So why is that, when mum suggested I get a new phone for Christmas, I point blank refused to think about other phones? Is it the feel of my wonderful phone in my hand? 3Gs are curved around, not square and blocky like the newer ones. It sits perfectly in my hand, and it's pretty heavy, but in a comforting way. I can shove it in my pocket and I'll know it's there. While I don't really care about the aesthetics of a phone, it's nice to have a screen that bright, a message system that snazzy and a phone that just looks cool.

Maybe it's just the fact that when one's phone rings, an iPhone can be casually whipped out. It's the most careless of status symbols. I often notice that it's commented on with people I'm with for the first time "You've got an iPhone?!" iPhones are rare enough these days, I suppose, but it feels like everyone's got one, it's no longer a big deal, really. Personally, I feel the need to belittle my poor phone at this stage "Yeah, but it's held together with sellotape. And it's third hand."
The poor phone never did anything to deserve me dragging it down to my I-can't-afford-a-4S level. It tries its best for me.

Or maybe, just maybe, it's the handiness of it all. I can keep all my pictures on my phone and edit the crap out them with Instagram. I can check my e-mail and my Twitter. I can stay on Facebook chat long after my parents have taken the laptop, though I'm not always sure this is a good thing. It's...simple. What else can be plugged into my computer and download all my music like that, even if it will only play it 8/10 times?

I love my iPhone, but I'll never pay full price for one, and come Christmas you can be sure that if my shiny new phone is under the tree, it'll have a shiny eBay tag attached to it.

Tuesday, December 6, 2011

Madeira cake and a length of copper pipe

This is a blogpost brought to you by two things: my stress and my brother's taste in music.

I get stressed because I'm doing my Leaving Cert. When I'm stressed, I like to bake - but I'm not good at baking by any means. My best friend Zoe makes the greatest cake in the world - it's science - but I'm more of a "sure toss it in, it'll be fine!" kind of person.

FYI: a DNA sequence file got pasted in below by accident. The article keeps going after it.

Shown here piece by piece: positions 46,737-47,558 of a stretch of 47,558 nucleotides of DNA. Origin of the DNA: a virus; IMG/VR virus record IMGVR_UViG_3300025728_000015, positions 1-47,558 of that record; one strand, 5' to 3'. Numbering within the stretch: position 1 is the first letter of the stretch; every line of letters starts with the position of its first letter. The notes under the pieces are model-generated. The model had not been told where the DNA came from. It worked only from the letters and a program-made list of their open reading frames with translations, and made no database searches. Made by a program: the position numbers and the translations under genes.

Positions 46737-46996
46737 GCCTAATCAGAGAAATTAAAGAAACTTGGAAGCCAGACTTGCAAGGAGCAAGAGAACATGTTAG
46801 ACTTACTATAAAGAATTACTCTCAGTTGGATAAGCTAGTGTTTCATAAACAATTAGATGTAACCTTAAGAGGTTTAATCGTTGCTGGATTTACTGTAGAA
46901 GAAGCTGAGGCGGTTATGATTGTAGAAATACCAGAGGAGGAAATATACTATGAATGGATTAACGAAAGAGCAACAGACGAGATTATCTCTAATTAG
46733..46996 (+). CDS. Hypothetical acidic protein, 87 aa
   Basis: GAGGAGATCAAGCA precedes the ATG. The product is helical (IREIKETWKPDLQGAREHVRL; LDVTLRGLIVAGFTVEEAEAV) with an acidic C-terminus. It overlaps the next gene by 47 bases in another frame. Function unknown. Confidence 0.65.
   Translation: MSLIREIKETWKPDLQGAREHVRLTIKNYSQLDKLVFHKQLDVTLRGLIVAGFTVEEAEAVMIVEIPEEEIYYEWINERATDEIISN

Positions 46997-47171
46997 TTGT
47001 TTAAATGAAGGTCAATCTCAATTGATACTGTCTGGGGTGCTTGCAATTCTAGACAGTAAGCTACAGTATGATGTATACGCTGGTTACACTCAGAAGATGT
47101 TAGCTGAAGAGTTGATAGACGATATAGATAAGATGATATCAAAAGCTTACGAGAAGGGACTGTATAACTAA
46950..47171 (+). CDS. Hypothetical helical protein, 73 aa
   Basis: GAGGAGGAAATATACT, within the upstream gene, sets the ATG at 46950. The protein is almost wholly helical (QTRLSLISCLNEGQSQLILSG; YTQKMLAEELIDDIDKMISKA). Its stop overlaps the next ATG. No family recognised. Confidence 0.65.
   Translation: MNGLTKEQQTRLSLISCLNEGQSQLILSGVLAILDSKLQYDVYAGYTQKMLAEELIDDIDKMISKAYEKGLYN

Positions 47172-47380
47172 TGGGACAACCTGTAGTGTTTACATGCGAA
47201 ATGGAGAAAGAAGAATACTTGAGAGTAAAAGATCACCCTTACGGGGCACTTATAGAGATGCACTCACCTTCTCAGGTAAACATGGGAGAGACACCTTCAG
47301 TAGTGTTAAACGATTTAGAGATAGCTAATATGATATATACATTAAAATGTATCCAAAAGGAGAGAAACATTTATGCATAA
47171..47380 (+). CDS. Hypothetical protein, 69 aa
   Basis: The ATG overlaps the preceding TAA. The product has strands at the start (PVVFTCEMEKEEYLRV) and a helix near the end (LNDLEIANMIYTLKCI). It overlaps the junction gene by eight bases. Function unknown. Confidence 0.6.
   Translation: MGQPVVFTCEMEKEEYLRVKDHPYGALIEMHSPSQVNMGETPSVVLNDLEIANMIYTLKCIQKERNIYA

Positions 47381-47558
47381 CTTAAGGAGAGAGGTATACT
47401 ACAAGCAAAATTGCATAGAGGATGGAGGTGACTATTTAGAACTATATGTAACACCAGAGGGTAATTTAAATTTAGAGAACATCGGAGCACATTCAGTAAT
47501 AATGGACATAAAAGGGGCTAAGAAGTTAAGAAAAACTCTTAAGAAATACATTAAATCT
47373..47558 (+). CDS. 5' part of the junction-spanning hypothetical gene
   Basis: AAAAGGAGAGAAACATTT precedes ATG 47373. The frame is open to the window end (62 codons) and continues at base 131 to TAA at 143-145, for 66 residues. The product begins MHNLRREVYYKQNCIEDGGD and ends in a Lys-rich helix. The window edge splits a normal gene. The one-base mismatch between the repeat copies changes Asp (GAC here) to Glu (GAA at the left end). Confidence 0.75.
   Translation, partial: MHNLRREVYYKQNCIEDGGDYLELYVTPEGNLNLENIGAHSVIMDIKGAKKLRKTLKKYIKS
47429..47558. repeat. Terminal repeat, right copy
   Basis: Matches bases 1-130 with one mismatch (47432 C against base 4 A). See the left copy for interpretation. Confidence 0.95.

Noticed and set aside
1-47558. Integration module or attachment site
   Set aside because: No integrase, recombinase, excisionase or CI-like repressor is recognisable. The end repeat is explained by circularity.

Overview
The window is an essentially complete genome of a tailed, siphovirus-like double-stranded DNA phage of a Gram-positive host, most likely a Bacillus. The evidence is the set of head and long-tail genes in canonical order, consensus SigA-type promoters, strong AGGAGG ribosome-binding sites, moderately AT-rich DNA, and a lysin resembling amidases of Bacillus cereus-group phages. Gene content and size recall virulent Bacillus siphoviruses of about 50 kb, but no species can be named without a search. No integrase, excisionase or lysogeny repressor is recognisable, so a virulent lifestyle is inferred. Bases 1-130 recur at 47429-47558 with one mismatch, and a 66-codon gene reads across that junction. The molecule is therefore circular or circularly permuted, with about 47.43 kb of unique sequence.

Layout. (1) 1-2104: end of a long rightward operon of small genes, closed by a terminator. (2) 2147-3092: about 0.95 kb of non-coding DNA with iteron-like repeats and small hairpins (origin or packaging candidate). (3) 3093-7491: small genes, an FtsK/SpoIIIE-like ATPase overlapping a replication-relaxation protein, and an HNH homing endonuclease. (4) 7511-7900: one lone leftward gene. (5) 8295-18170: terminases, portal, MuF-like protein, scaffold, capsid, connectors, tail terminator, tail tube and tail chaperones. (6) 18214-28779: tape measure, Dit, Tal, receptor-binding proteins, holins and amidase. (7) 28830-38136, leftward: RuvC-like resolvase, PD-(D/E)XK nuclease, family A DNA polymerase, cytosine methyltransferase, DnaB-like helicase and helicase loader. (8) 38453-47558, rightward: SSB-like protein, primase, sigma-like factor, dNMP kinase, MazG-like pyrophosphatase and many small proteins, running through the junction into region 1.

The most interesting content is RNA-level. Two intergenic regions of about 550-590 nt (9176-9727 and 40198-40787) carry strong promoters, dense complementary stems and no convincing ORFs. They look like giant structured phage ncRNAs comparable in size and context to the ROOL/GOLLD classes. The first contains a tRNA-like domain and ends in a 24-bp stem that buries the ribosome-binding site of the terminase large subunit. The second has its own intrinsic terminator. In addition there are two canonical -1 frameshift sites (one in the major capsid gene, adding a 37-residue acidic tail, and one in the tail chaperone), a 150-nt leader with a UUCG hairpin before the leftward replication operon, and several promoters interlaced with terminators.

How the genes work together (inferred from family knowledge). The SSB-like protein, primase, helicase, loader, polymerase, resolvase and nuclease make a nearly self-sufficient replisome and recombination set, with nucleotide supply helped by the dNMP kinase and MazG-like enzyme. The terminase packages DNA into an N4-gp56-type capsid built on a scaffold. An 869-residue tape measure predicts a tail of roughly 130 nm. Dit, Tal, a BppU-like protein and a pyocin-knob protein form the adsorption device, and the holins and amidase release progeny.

This has occasionally gone very, very well (cinnamon and chocolate cupcakes, anyone?) but more often than not ends up in me feeding the mixture to Marley, our dog. I don't bake for the cake, though - it's a wonderfully de-stressing experience, like taking a bath or going for a walk. The mixing, the scooping, the measuring, and the deliciousness of a warm cupcake are just brilliant for chilling me out.

Madeira buns are the single greatest thing to make when you feel like something sweet and you've got feck all in the house, which I nearly always do. Sometimes, I make my granny's wonderful marbled madeira cake: it's plain madeira with chocolate swirled in and it's absolutely to die for. I'd give you the recipe, but I'll leave that to part two of the post...

My younger brother is quite the accent whizzkid, and lately, he can't stop singing songs by The Rubberbandits Spastic Hawk ("Spastic Haaaaawwwk") is his most recent find, and he will not stop singing dinner, doing homework, playing football, he never stops!
He also showed me this recently enough, and I was in stitches laughing at it! I never normally go in for Irish comedy - particularly novelty-ish acts like these guys, but my god, this is perfect. Though it's ten times funnier when Enda does it.

Infinite cool and a bad case of verbal diarrhoea.

Since I got back into the blogging groove I have become a little obsessed with reading other people's blogs, both those I know and those I don't. To my utter delight, I discovered the fantastically written and damn cute To Be Quite Franki quite by accident the other day - it's a new-ish blog about fashion, art and life written by my lovely school friend Frances. It's brilliant, but I had absolutely no idea that it existed until the day before yesterday when I stumbled upon it.

This might sound a little, well, weird, but I really admire Frances' ability to keep stuff like a blog quiet. We've been friends for a good while now, and I never knew about her blog - whereas I set this one up less than a week ago and it's all over my Twitter, Facebook and I tell everyone in real life, too. Likewise, my long-suffering school friends hear stories about David on a daily basis, and great as he is - I'm not sure they care quite as much as I do. I'm naturally quite chatty and extroverted, but I just can't seem to shut up sometimes. It's a serious flaw in my personality. Being an open book is all well and good, but sometimes one needs to learn to keep quiet. Last week, I asked my friends to hit and/or berate me if I mention David or college - so far it hasn't quite worked, but I live in hope. I may not need to broaden my vocabulary much, but I certainly gotta work on my topics of conversation.